Abdominal cavity

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Front view of the thoracic and abdominal viscera

The abdominal cavity is the cavity in the abdomen, protected by the anterior, and posterior abdominal walls. It is divided into left and right, as well as upper and lower halves, giving four quadrants. These divisions occur along the vertical and horizontal plane, with the umbilicus as the center of either plane. The abdominal cavity is also divided into nine regions, as shown by the image to the right. These regions are:

  • Right and left hypochondriac
  • Epigastric
  • Right and left lumbar
  • Umbilical
  • Right and left inguinal
  • Suprapubic (hypogastrum)

The planes are also shown on the image to the right. They are:

  • Median plane
  • Lateral planes
  • Trans tubercular plane
  • Subcostal plane
  • Transpyloric plane
Vertical disposition of the peritoneum


Distally, the two layers of the mesentery separate and surround the gut as visceral peritoneum. Something can also be said about parietal peritoneum, but I don't know it.



Greater sac

  • The bulk of the peritoneal cavity forms the greater sac
  • Extends from the diaphragm to the pelvic floor

Lesser sac

  • A recess of the greater sac, the lesser sac (omental bursa), is located behind the stomach
  • Towards the right, the lesser sac communicates with the greater sac via a narrow opening, the epiploic foramen
  • The lesser sac is a site where inflammatory exudate forms due to disease in its adjoining structures, e.g. stomach or pancreas
  • The exudate may gain access to the greater sac via the epiploic foramen.


Visceral pain

  • Usually vague, ill-localized and deep-seated
  • Visceral pain fibers are sensitive to stretching and anoxia
  • fiber endings are located in the muscular walls or fibrous capsule of the viscera
  • A diseased gut segment (e.g. acute appendicitis) will initially elicit visceral pain

Somatic pain

  • Specific, localized, and not deep-seated
  • Produced by the stimulation and stretching of parietal peritoneum
  • Inflammation of the anteriolateral wall will produce pain that is sharp and limited to the area of inflammation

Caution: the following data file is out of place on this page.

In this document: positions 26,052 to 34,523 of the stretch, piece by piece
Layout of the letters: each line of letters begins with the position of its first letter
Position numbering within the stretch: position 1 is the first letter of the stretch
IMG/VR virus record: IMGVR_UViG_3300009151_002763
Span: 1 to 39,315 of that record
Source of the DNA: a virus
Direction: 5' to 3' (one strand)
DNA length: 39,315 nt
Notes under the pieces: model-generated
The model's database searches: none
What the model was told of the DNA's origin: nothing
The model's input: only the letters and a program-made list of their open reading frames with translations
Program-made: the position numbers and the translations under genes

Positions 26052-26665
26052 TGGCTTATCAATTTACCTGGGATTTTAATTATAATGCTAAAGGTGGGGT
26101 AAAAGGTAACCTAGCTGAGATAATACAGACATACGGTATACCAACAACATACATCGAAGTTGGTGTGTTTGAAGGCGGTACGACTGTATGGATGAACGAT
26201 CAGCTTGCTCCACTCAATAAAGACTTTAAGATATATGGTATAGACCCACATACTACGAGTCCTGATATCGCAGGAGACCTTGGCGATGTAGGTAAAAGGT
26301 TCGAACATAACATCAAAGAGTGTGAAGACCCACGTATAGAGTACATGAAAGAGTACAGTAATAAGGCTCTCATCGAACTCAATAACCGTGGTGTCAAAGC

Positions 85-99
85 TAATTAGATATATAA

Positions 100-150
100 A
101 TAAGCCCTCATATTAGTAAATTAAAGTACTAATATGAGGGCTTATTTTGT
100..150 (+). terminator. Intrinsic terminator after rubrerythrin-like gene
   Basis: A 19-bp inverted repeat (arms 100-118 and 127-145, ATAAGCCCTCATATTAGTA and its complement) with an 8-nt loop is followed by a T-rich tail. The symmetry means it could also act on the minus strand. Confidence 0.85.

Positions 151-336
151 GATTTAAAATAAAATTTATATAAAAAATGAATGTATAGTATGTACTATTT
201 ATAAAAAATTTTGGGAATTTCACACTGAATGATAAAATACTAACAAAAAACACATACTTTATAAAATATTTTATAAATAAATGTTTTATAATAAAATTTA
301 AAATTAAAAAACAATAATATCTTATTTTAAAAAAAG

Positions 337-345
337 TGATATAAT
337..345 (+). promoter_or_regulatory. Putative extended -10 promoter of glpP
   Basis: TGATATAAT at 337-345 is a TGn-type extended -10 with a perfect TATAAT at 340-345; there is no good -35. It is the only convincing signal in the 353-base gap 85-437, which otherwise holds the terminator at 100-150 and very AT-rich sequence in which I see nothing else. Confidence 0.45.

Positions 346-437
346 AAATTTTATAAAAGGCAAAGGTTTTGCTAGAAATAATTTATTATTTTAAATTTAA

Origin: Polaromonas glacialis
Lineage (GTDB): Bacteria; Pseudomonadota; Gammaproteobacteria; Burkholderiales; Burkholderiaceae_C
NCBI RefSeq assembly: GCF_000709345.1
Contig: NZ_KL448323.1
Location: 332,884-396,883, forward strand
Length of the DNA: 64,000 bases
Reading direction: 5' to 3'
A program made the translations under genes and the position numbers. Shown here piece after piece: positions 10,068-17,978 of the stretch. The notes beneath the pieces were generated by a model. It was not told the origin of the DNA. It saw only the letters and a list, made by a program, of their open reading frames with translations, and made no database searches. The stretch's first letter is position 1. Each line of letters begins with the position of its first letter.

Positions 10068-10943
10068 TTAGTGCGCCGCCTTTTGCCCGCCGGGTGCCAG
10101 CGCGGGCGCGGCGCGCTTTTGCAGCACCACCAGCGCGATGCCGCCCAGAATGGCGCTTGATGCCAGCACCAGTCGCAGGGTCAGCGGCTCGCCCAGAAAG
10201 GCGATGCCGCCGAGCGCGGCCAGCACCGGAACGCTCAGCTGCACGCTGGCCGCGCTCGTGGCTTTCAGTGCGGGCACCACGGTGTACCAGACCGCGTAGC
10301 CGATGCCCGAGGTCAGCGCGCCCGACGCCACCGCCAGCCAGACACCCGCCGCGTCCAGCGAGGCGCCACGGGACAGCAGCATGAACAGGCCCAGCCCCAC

• In the diseased gut, the subsequent spread of inflamation to the parietal peritoneum will involve somatic innervation
  • the pain will therefore become somatic in nature (sharp and well localized to the right iliac fossa in the case of acute appendicitis)

Referred pain

  • Diseased viscera may also elicit referred pain to regions of the body wall that share the same segmental innervation as that of the viscus
  • The dermatomes of the painful cutaneous region are innervated by the same spinal cord segments that innervate the diseased or injured viscus
  • In case of an appendicitis, the pain may be referred to the region of the umbilicus, since afferent fibres (both visceral and somatic) reach the T10 segment of the spinal cord


  • name and define the quadrants and regions of the abdomen using anatomical landmarks and planes
  • review the terms parietal and visceral peritoneum, mesentery, dorsal and ventral mesentery, greater and lesser sac
  • list the structures found at the transpyloric plane
  • describe the recesses and gutters of the peritoneal cavity
  • define the terms epiploic foramen and describe its borders
  • list the components of the gastrointestinal tract
  • state the fate of the mesenter(y)ies associated with the components of the GI tract
  • state which components are intraperitoneal, secondary retroperitoneal, retroperitoneal
  • outline the general pattern of efferent and afferent innervation of the gastrointestinal tract and state their functions
  • define the terms "visceral pain", "referred pain" and "somatic pain" in relation to the anatomy of the gastrointestinal tract.